Who wrote the following: "We must learn to welcome and not to fear the voices of dissent. We must dare to think about 'unthinkable things' because when things become unthinkable, thinking stops and action becomes mindless."
A "right-wing extremist" didn't write these words, nor did a cable TV or radio talk show host. Sen. J. William Fulbright, the late Arkansas liberal Democratic senator and Bill Clinton mentor, wrote them in his 1966 book, "Arrogance of Power."
The arrogance of power and disdain for average Americans is what fueled much of the dissent expressed in town hall meetings. Growing numbers of people see a small cadre of government, academic and media elites caring nothing about them, except when it comes to their tax dollars. Many, especially those who are conservative and even worse, religious, are viewed by these elites as enemies of progress and sophistication.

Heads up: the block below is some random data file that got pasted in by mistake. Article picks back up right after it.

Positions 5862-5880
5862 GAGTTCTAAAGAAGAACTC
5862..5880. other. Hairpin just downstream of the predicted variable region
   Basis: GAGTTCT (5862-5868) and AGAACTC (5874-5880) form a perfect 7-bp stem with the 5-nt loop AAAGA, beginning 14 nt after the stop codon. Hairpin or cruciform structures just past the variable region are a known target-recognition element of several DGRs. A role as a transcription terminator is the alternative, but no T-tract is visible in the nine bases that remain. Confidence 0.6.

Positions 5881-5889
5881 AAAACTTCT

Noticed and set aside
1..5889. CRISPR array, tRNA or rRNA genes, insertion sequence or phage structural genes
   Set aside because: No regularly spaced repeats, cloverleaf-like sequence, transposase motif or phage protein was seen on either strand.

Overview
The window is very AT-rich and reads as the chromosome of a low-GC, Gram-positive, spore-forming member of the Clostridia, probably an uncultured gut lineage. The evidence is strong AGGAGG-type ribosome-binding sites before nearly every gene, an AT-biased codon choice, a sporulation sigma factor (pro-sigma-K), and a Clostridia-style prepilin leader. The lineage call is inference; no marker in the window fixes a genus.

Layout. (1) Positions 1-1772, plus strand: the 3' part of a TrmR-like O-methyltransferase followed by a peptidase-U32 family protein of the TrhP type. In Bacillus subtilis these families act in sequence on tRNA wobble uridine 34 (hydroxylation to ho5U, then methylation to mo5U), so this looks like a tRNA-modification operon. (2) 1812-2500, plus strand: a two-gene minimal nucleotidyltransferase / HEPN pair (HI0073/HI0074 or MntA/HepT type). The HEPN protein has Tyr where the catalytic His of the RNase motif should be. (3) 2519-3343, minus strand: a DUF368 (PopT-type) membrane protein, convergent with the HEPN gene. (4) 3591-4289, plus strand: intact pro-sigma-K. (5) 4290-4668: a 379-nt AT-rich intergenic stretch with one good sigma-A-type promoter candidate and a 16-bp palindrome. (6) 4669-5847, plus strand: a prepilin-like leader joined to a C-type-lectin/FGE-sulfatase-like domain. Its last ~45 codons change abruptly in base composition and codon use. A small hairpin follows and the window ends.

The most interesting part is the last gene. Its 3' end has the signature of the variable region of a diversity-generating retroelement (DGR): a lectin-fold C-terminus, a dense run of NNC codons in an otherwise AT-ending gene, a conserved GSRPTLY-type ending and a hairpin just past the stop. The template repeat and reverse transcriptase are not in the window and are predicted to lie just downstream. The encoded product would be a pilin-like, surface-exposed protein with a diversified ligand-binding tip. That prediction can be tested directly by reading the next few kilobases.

In a letter to Henry Lee on Aug. 10, 1824, Thomas Jefferson wrote something that could be applied to the arrogant elites who have caused the rising anger in modern America: "Men by their constitutions are naturally divided into two parties: 1. Those who fear and distrust the people, and wish to draw all powers from them into the hands of the higher classes. 2. Those who identify themselves with the people, have confidence in them, cherish and consider them as the most honest and safe, although not the most wise depository of the public interests—"